Cor pulmonale


Cor pulmonale

Description, Causes and Risk Factors:

Alternative Name: Right-sided heart failure.

Cor pulmonale is an abnormal condition of the heart, which is marked by swelling of the right ventricle (lower chamber of the heart). This results from hypertension (high blood pressure) of the lung circulation.

Cor pulmonale

The disease mainly affects middle-aged and elderly men more than woman.

Normally, the left side of the heart produces a higher blood pressure in order to pump blood to the body. The right side of the heart pumps blood through the lungs under much lower pressure. Any condition that leads to prolonged high blood pressure in the arteries of the lungs puts a strain on the right side of the heart. When the right ventricle is unable to properly pump against these abnormally high pressures, it is called cor pulmonale.

Almost any chronic lung disease or condition causing prolonged low blood oxygen levels can lead to cor pulmonale. Some of the disease linked to cor pulmonale are cystic fibrosis, myasthenia gravis, heart disease, and pulmonary arteritis. Other causes may include pulmonary diseases and emphysema.

Risk Factors:

    Chronic obstructive pulmonary disease (COPD).

  • Chronic thromboembolic pulmonary disease.

  • Interstitial lung disease.

  • Kyphoscoliosis.

  • Obstructive sleep apnea.

  • Central sleep apnea.

  • Pneumoconiosis.

  • Primary pulmonary hypertension.

  • Pulmonary vascular disease.

  • Secondary pulmonary hypertension.

Symptoms:

Some of the early signs of cor pulmonale include constant cough, difficulty breathing, fatigue and weakness. As the disease progress, breathing difficulties may become more severe.

General symptoms may include:

    Chest discomfort, usually in the front of the chest.

  • Exercise intolerance.

  • Shortness of breath.

  • Swelling of the feet or ankles.

  • Wheezing and coughing.

  • Cyanosis (Bluish color the skin).

  • Abnormal fluid collection in the abdomen.

  • Swollen neck veins.

  • Rapid heartbeat.

  • Weak pulse.

  • Low blood pressure.

Diagnosis:

Differential diagnosis may include:

    Primary pulmonary hypertension.

  • Pulmonary valve stenosis.

  • Congestive cardiac failure due to primary cardiological disease.

  • Congenital right-sided cardiac impairment.

  • Right-sided heart failure due to right-ventricular myocardial infarction.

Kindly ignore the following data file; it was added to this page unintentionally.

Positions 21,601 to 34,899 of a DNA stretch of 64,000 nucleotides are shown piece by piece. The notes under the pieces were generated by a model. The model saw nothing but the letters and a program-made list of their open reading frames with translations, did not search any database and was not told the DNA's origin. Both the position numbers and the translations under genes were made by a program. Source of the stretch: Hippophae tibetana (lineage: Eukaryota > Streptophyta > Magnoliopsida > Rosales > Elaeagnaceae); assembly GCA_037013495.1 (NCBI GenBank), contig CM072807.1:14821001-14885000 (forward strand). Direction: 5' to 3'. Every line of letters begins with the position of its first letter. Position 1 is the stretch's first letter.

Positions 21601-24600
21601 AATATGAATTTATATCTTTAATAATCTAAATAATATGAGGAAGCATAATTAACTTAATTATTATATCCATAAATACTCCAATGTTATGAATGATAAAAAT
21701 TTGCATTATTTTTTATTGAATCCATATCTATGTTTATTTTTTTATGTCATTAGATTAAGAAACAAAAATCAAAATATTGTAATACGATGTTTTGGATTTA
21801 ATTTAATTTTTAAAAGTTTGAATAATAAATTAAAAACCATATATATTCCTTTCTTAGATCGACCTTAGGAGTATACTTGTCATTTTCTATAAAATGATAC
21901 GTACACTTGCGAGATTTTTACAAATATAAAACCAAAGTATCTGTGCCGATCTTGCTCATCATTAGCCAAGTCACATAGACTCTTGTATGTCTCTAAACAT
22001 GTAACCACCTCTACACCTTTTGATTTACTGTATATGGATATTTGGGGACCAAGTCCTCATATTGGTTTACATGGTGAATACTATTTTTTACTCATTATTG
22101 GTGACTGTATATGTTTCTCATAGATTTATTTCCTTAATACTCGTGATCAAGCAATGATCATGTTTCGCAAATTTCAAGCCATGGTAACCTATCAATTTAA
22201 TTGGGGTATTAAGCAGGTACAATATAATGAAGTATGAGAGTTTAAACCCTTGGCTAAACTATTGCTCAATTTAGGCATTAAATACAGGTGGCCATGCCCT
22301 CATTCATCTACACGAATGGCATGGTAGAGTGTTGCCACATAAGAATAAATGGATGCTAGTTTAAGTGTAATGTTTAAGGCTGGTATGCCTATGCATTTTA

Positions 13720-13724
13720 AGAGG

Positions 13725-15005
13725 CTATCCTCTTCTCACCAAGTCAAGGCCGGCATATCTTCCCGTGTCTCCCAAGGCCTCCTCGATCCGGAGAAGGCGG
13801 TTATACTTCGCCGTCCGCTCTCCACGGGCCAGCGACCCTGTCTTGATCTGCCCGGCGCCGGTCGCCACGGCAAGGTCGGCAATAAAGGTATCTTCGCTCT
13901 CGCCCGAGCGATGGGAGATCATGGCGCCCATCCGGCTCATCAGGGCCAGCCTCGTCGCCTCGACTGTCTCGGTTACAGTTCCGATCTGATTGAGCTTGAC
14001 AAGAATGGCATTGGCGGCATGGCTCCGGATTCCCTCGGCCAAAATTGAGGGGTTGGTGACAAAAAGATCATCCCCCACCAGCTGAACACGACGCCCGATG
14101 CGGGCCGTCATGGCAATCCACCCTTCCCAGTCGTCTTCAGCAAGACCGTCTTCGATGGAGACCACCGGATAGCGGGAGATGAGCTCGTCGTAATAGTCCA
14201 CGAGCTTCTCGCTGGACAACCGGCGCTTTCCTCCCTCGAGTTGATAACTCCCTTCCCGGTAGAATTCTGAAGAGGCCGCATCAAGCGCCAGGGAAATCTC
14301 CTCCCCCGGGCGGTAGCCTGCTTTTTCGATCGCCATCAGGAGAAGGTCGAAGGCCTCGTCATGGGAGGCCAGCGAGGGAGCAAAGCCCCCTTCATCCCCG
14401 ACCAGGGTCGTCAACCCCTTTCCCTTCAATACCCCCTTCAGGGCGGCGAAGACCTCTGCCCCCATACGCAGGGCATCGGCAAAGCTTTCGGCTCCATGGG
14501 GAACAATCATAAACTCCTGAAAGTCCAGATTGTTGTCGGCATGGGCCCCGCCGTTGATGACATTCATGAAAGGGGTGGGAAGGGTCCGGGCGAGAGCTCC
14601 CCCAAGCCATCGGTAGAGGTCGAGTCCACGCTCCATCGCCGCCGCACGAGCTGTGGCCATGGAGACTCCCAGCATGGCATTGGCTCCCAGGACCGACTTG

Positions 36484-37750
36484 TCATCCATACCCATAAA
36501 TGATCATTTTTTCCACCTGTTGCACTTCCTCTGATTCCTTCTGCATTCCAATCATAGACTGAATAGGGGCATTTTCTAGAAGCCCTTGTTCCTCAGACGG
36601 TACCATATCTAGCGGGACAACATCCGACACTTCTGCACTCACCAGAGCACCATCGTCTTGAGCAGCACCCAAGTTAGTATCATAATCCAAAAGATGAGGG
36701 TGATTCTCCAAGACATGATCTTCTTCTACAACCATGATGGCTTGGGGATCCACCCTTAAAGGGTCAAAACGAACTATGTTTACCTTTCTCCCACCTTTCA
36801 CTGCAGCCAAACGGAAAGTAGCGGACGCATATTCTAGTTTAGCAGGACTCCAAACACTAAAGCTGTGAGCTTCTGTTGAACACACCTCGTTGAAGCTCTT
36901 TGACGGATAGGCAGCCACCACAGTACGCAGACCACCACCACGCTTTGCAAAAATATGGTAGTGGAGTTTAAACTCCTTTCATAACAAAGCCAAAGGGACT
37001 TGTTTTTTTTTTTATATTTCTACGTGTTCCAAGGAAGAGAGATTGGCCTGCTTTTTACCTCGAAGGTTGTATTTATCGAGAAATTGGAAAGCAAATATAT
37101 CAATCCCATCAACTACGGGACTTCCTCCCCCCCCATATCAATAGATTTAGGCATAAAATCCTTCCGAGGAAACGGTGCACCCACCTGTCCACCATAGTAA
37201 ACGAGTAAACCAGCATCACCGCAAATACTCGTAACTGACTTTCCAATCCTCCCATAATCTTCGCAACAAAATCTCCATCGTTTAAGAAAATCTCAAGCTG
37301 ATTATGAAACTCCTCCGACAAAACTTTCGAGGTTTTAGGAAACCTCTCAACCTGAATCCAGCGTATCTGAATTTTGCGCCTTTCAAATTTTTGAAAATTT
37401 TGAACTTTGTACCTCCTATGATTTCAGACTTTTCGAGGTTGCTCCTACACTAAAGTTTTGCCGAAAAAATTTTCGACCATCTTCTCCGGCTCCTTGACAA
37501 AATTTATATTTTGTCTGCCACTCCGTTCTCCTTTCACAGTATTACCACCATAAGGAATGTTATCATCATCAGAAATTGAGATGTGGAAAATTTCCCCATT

• Ventricular septal defect.

The following tests may be helpful in diagnose cor pulmonale:

    Blood antibody tests.

  • Blood test for BNP (brain natriuretic peptide).

  • Measurement of blood oxygen by arterial blood gas (ABG).

  • Thrombophilia screen if suspected chronic venous thromboembolism (proteins C and S, antithrombin III, Factor V Leiden, anticardiolipin antibodies, homocysteine levels).

  • Pulmonary function tests.

Imaging Studies:

    Chest x-ray.Chest x-rays show RV and proximal pulmonary artery enlargement with distal arterial attenuation.

  • CT scan of the chest.

  • Echocardiogram.

  • Echocardiography or radionuclide imaging is done to evaluate LV and RV function; echocardiography can assess RV systolic pressure but is often technically limited by the lung disorder. Right heart catheterization may be required for confirmation.

  • Ventilation and perfusion scan of the lungs (V/Q scan).

Other Tests May Include:

    Lung biopsy (rarely performed).

  • Bronchoscopy.

Treatment:

Three main components of the therapy cor pulmonale should be separated:

    Management of the underlying cause or disease.

  • Management of ventricular failure.

  • Management of pulmonary hypertension.

Treatment tries to increase oxygen, increase exercise tolerance, and correct the defect if possible. Supplemental oxygen may be prescribed to increase the level of oxygen in the blood.

There are many medicines available to treat cor pulmonale.

    Endothelin receptor blocker (Bosentan or sildenafil) may be given by mouth, but its use is not well studied in cor pulmonale.

  • Calcium channel blockers are often used to treat early cases.

  • Prostacyclin may be given through injection or breathing in (inhalation).

  • Blood thinning (anticoagulant) medications may also be prescribed.

Preventive measures may include: Bed rest, low salt diet, a small amount of fluids, diuretics.

Disclaimer: The above information is educational purpose. The information provided herein should not be used during any medical emergency or for the diagnosis or treatment of any medical condition.

DISCLAIMER: This information should not substitute for seeking responsible, professional medical care.

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